Hispano-Moresque Pottery in the Collection of the Hispanic Society of America

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The Hispanic Society of America, 1915 - Pottery - 274 pages
 

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Page 29 - Regiment de la cosa publica," quoted by Riano, speaking of the excellent things made in his time at Manises in Valencia, says : " Above all, the beauty of the gold pottery, so splendidly painted at Manises, which enamours every one so much that the Pope, and the cardinals, and the princes of the world obtain it by special favour, and are astonished that such excellent and noble works can be made out of the earth.
Page 20 - ... salt : if a coarse kind is required, it is sufficient to add a very small quantity of tin, and three or four cuartos worth of salt, which in this case must be added when the ingredient is ready for varnishing the vessel. " Five ingredients enter into the composition of the gold colour : copper, which is better the older it is ; silver, as old as possible ; sulphur, red ochre, and strong vinegar, which are mixed in the following proportions : of copper three ounces, of red ochre twelve ounces,...
Page 20 - ... varnished with white and blue, the only colours used besides the gold lustre ; the vessels are again baked ; if the objects are to be painted with gold colour, this can only be put on the white varnish, after they have gone twice through the oven. The vessels are then painted with the said gold colour and are baked a third time, with only dry rosemary for fuel. " The white varnish used is composed of lead and tin, which are melted together in an oven made on purpose; after these materials are...
Page 18 - One of the earliest and most interesting notices relating to the preparation of this lustred ware," writes Leonard Williams,* "is contained in a description by one of the royal archers, named Henry Cock, of the progress, performed in 1585, of Philip the Second from the court of Spain to Zaragoza. Cock wrote of Muel, in Aragon : 'Almost all the inhabitants of this village are potters, and all the earthenware sold at Zaragoza is made in the following manner.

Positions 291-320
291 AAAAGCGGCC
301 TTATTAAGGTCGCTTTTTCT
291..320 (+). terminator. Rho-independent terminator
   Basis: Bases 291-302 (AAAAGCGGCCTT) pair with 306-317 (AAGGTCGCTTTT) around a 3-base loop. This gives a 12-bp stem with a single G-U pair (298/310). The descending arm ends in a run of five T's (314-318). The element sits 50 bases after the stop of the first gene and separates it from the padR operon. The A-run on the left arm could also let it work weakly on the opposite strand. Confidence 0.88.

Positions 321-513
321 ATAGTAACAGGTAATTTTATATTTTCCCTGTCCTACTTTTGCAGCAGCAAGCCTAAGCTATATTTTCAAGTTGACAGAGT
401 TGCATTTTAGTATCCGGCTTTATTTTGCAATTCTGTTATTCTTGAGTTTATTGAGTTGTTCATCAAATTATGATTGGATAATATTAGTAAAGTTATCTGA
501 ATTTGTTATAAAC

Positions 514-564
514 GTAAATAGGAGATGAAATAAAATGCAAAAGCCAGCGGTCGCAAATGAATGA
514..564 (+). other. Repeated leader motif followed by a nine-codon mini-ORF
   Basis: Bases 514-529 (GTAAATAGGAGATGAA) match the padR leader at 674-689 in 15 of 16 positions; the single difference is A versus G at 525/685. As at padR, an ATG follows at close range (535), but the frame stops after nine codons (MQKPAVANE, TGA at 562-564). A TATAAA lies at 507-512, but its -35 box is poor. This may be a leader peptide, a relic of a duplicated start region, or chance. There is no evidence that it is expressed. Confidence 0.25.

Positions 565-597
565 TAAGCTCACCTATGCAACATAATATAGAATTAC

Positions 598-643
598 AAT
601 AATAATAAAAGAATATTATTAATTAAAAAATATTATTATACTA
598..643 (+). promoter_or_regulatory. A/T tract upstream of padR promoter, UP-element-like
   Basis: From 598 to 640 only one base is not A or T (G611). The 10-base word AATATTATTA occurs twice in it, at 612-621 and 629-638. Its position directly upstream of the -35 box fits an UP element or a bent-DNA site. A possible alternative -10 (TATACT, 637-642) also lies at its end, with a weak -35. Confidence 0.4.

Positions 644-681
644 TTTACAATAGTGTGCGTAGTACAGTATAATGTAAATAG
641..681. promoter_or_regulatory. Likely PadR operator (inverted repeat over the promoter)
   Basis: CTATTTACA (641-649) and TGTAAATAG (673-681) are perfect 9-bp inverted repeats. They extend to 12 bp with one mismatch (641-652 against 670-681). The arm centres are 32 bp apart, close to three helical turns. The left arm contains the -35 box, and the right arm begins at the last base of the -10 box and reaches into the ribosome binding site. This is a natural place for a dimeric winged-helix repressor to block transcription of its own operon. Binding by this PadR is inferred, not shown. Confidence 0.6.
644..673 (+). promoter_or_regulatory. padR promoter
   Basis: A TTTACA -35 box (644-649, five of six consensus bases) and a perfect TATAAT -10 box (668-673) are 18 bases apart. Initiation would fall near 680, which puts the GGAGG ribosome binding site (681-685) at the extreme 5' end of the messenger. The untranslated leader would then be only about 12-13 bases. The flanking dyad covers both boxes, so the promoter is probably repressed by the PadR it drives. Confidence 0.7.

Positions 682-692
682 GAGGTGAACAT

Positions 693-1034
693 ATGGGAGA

Page 278 - Italy, in the pavement of the Caracciolo chapel in the church of S. Giovanni a Carbonara...
Page 16 - Sultans, all Turkish or Circassian slaves, who filled Cairo with the most beautiful and abundant monuments that any city can show. The arts were in Egypt long before the Tartars became her rulers, but they stirred them into new life, and made the Saracenic work of Egypt the centre and headpiece of Mohammedan art.
Page 260 - Whether these vases must be attributed merely to the prevalent Italian taste for the ware or not, there is always to be considered the pos[259] sibility that they were a gift to the Pope. Among those raised to the cardinalate, by Paul V., is found a member of a distinguished Valencian family, Caspar Borja, son of the sixth duke of (iandia, who received the hat in 1611 and died in 1645. "The design of the arms, even for the period, is exceptionally poor.
Page 19 - II., p. 175; 1908. [17] of lead, three or four pounds of tin, and as many pounds of a certain sand which is found there. All these ingredients are mixed into a paste resembling ice, which is broken small, pounded like flour, and kept in powder. This powder is mixed with water, the dishes are passed through it, and after being rebaked they keep their lustre. Next, in order to gild the pottery, they take the strongest vinegar mixed with about two reales of powdered silver, vermilion, and red ochre,...
Page 22 - ... it is then removed from there and broken up into small pieces, 'which are pounded fine in a handmortar with the quantity of vinegar already mentioned, and after having been well ground and pounded together for two hours the mixture is ready for decorating. It is well to observe that the quantity of varnish and gold-coloured mixture which is required for every object can only be ascertained by practice.
Page 20 - After the pottery is baked, it is varnished with white and blue, the only colours used besides the gold lustre ; the vessels are again baked ; if the objects are to be painted with gold colour, this can only be put on the white varnish, after they have gone twice through the oven. The vessels are then painted with the said gold colour and are baked a third time, with only dry rosemary for fuel. " The white varnish used is composed of lead and tin, which are melted together in an oven made on purpose;...

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